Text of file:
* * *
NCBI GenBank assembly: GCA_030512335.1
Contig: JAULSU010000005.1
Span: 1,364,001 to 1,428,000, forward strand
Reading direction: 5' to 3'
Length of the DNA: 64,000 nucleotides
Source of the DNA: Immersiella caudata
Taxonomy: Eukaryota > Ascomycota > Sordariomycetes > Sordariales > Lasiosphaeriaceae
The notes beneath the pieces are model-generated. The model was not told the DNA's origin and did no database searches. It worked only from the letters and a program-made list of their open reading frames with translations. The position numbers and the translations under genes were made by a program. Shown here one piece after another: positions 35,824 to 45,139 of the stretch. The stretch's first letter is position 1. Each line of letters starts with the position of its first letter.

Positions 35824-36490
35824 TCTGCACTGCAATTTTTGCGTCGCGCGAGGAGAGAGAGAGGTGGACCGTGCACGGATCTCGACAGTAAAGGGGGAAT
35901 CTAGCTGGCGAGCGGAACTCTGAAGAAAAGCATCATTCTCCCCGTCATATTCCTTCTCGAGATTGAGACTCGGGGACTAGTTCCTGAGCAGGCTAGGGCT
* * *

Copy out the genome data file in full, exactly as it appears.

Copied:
NCBI GenBank assembly: GCA_030512335.1
Contig: JAULSU010000005.1
Span: 1,364,001 to 1,428,000, forward strand
Reading direction: 5' to 3'
Length of the DNA: 64,000 nucleotides
Source of the DNA: Immersiella caudata
Taxonomy: Eukaryota > Ascomycota > Sordariomycetes > Sordariales > Lasiosphaeriaceae
The notes beneath the pieces are model-generated. The model was not told the DNA's origin and did no database searches. It worked only from the letters and a program-made list of their open reading frames with translations. The position numbers and the translations under genes were made by a program. Shown here one piece after another: positions 35,824 to 45,139 of the stretch. The stretch's first letter is position 1. Each line of letters starts with the position of its first letter.

Positions 35824-36490
35824 TCTGCACTGCAATTTTTGCGTCGCGCGAGGAGAGAGAGAGGTGGACCGTGCACGGATCTCGACAGTAAAGGGGGAAT
35901 CTAGCTGGCGAGCGGAACTCTGAAGAAAAGCATCATTCTCCCCGTCATATTCCTTCTCGAGATTGAGACTCGGGGACTAGTTCCTGAGCAGGCTAGGGCT